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The Swedish study of Irrigation-fluid temperature in the evacuation of Chronic subdural hematoma (SIC!): study protocol for a multicenter randomized controlled trial

Trials201718:471

https://doi.org/10.1186/s13063-017-2194-y

Received: 31 March 2017

Accepted: 13 September 2017

Published: 11 October 2017

Abstract

Background

Chronic subdural hematoma (cSDH) is one of the most common conditions encountered in neurosurgical practice. Recurrence, observed in 5–30% of patients, is a major clinical problem. The temperature of the irrigation fluid used during evacuation of the hematoma might theoretically influence recurrence rates since irrigation fluid at body temperature (37 oC) may beneficially influence coagulation and cSDH solubility when compared to irrigation fluid at room temperature. Should no difference in recurrence rates be observed when comparing irrigation-fluid temperatures, there is no need for warmed fluids during surgery. Our main aim is to investigate the effect of irrigation-fluid temperature on recurrence rates and clinical outcomes after cSDH evacuation using a multicenter randomized controlled trial design.

Methods

The study will be conducted in three neurosurgical departments with population-based catchment areas using a similar surgical strategy. In total, 600 patients fulfilling the inclusion criteria will randomly be assigned to either intraoperative irrigation with fluid at body temperature or room temperature. The power calculation is based on a retrospective study performed at our department showing a recurrence rate of 5% versus 12% when comparing irrigation fluid at body temperature versus fluid at room temperature (unpublished data). The primary endpoint is recurrence rate of cSDH analyzed at 6 months post treatment. Secondary endpoints are mortality rate, complications and health-related quality of life.

Discussion

Irrigation-fluid temperature might influence recurrence rates in the evacuation of chronic subdural hematomas. We present a study protocol for a multicenter randomized controlled trial investigating our hypothesis that irrigation fluid at body temperature is superior to room temperature in reducing recurrence rates following evacuation of cSDH.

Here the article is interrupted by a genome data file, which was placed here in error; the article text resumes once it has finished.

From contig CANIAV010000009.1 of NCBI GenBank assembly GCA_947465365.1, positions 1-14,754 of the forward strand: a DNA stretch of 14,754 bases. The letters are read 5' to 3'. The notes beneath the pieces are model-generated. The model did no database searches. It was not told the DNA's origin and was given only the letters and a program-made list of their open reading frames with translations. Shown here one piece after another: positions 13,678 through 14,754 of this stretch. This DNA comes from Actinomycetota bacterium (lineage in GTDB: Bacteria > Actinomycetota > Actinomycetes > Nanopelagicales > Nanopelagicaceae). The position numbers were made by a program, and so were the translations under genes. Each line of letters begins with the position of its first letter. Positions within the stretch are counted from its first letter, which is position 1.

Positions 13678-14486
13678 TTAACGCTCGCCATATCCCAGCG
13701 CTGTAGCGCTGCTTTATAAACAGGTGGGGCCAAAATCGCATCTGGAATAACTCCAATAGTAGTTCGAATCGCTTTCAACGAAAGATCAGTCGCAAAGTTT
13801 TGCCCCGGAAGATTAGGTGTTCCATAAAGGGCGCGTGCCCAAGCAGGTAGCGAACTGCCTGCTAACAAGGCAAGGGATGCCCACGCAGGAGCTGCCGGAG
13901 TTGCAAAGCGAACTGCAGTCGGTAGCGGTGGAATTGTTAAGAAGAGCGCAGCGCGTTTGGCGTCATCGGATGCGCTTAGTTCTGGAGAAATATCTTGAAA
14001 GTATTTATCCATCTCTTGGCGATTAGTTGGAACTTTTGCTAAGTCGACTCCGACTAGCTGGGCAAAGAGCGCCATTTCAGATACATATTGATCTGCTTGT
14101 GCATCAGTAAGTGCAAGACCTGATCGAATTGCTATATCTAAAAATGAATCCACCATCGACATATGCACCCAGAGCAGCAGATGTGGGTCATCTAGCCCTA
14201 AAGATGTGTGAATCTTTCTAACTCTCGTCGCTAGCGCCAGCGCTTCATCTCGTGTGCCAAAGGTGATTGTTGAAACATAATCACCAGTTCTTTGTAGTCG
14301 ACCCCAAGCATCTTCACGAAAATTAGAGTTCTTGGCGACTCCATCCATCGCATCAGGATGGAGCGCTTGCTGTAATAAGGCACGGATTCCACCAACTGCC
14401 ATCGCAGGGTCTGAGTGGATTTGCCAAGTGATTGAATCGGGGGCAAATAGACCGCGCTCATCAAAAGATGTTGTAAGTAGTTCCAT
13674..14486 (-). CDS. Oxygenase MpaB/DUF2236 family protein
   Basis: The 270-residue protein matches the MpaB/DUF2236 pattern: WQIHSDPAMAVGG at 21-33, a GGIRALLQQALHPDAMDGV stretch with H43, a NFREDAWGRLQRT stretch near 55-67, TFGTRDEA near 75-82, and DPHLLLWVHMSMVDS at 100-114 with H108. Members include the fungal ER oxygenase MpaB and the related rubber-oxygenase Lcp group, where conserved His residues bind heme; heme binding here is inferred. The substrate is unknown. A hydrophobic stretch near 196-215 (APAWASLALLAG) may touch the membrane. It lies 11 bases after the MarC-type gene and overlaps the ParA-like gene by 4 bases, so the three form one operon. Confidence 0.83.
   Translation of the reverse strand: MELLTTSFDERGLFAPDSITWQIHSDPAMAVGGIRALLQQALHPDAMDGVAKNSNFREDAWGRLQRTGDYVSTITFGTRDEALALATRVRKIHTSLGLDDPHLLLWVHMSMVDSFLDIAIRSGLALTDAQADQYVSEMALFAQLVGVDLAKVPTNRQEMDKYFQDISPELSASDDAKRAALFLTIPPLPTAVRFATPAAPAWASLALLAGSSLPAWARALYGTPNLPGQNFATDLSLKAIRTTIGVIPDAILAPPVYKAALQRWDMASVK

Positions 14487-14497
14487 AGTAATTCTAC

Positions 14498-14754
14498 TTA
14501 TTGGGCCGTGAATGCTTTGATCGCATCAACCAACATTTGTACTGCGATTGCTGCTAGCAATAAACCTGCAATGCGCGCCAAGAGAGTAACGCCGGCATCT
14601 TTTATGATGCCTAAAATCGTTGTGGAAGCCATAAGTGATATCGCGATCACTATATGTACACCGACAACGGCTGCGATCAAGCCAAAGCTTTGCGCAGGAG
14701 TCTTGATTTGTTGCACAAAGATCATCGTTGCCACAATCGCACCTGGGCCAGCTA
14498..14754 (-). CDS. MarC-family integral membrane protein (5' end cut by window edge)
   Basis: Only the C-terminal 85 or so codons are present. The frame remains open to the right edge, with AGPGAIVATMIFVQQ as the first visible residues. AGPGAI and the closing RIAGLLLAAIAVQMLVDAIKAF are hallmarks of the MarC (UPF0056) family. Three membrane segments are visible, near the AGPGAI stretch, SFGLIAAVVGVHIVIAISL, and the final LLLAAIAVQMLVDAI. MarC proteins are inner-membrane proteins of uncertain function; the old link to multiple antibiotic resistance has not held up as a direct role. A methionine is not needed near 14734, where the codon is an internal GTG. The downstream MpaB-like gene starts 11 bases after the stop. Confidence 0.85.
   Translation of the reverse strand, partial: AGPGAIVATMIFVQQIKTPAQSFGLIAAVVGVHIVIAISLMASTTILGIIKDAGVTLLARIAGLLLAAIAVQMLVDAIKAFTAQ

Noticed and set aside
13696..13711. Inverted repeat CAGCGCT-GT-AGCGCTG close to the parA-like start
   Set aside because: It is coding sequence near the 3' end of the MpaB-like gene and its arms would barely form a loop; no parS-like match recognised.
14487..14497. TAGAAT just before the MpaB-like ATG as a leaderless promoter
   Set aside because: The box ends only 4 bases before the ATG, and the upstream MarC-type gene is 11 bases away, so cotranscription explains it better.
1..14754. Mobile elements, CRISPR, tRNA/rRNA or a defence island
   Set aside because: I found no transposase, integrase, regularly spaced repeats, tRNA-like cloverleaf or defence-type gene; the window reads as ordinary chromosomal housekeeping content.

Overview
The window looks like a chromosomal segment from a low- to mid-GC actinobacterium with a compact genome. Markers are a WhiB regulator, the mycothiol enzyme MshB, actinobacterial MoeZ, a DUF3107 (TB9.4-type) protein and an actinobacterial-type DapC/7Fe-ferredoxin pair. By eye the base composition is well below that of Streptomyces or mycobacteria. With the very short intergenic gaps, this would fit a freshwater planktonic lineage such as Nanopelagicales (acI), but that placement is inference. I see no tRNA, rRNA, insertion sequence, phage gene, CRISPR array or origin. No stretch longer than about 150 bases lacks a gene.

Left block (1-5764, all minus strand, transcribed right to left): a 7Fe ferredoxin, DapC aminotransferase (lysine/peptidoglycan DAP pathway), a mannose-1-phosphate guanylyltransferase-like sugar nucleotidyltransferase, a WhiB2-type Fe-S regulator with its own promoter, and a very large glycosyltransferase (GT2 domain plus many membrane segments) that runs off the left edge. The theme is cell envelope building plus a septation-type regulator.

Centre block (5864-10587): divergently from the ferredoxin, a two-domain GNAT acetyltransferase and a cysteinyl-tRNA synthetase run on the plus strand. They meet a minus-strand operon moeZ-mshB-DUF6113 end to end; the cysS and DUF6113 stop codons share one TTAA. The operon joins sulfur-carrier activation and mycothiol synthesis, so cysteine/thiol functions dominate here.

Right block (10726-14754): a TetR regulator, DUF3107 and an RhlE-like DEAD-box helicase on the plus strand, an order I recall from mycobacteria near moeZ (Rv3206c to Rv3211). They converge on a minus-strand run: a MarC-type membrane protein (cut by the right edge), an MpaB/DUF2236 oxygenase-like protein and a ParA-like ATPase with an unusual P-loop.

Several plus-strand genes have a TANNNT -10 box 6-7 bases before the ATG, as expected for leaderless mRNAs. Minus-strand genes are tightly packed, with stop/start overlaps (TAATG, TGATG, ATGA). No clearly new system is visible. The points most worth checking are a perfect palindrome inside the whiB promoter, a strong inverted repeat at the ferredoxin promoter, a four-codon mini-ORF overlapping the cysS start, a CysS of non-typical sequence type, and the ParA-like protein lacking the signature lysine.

Trials registration

ClinicalTrials.gov, ID: NCT02757235. Registered on 2 May 2016.

Keywords

Chronic subdural hematomaSurgical evacuationRecurrenceIrrigation fluidTemperature

Background

A chronic subdural hematoma (cSDH) consists of an accumulation of blood and degraded blood products located between the dura and the brain. cSDHs often expand over time causing progressive neurological symptoms due to brain compression. Symptoms include altered mental state, hemiparesis, headache and, in severe cases, loss of consciousness and even death. Chronic subdural hematomas mainly affect older people due to brain atrophy, an increased tendency to fall and a high prevalence of antithrombotic medications [1, 2].

The incidence of cSDH in individuals over 70 years is approximately 58 per 100,000 per year [3]. This makes cSDH one of the most common conditions requiring neurosurgical treatment.

Symptomatic cSDH can, in the majority of cases, be treated by surgical evacuation, most often performed as surgical evacuation via one or more cranial burr holes [4, 5]. Results from previous studies, including a randomized controlled trial (RCT), have showed that postoperative drainage reduces the recurrence rate [6, 7].

The surgical procedure can be combined with intraoperative irrigation of the subdural space, and although potential benefits with this technique have not yet been ascertained in a controlled manner, there is evidence in favor of intraoperative irrigation [7, 8]. Still, the recurrence of cSDH is a major clinical problem with an estimated recurrence frequency of 3–21.5% with closed-system drainage [9].

The irrigation-fluid temperature may have an impact on recurrence rates of cSDH, possibly due to negative effects on coagulation when using fluid at room temperature [1012]. It is also plausible that irrigation fluid at body temperature may increase the solubility of the cSDH, thereby facilitating evacuation. The use of body- versus room-temperature irrigation fluid varies between neurosurgical departments, and possibly even between individual surgeons. When a poll on the neurosurgical networking site www.neurosurgic.com addressed this particular question, the result of 620 respondents showed that 57% use irrigation fluid at body temperature and 40% use irrigation fluid at room temperature and 3% did not use any intraoperative irrigation.

The aim of this multicenter randomized controlled study is to investigate whether irrigation-fluid temperature influences clinical outcome and recurrence rates in cSDH.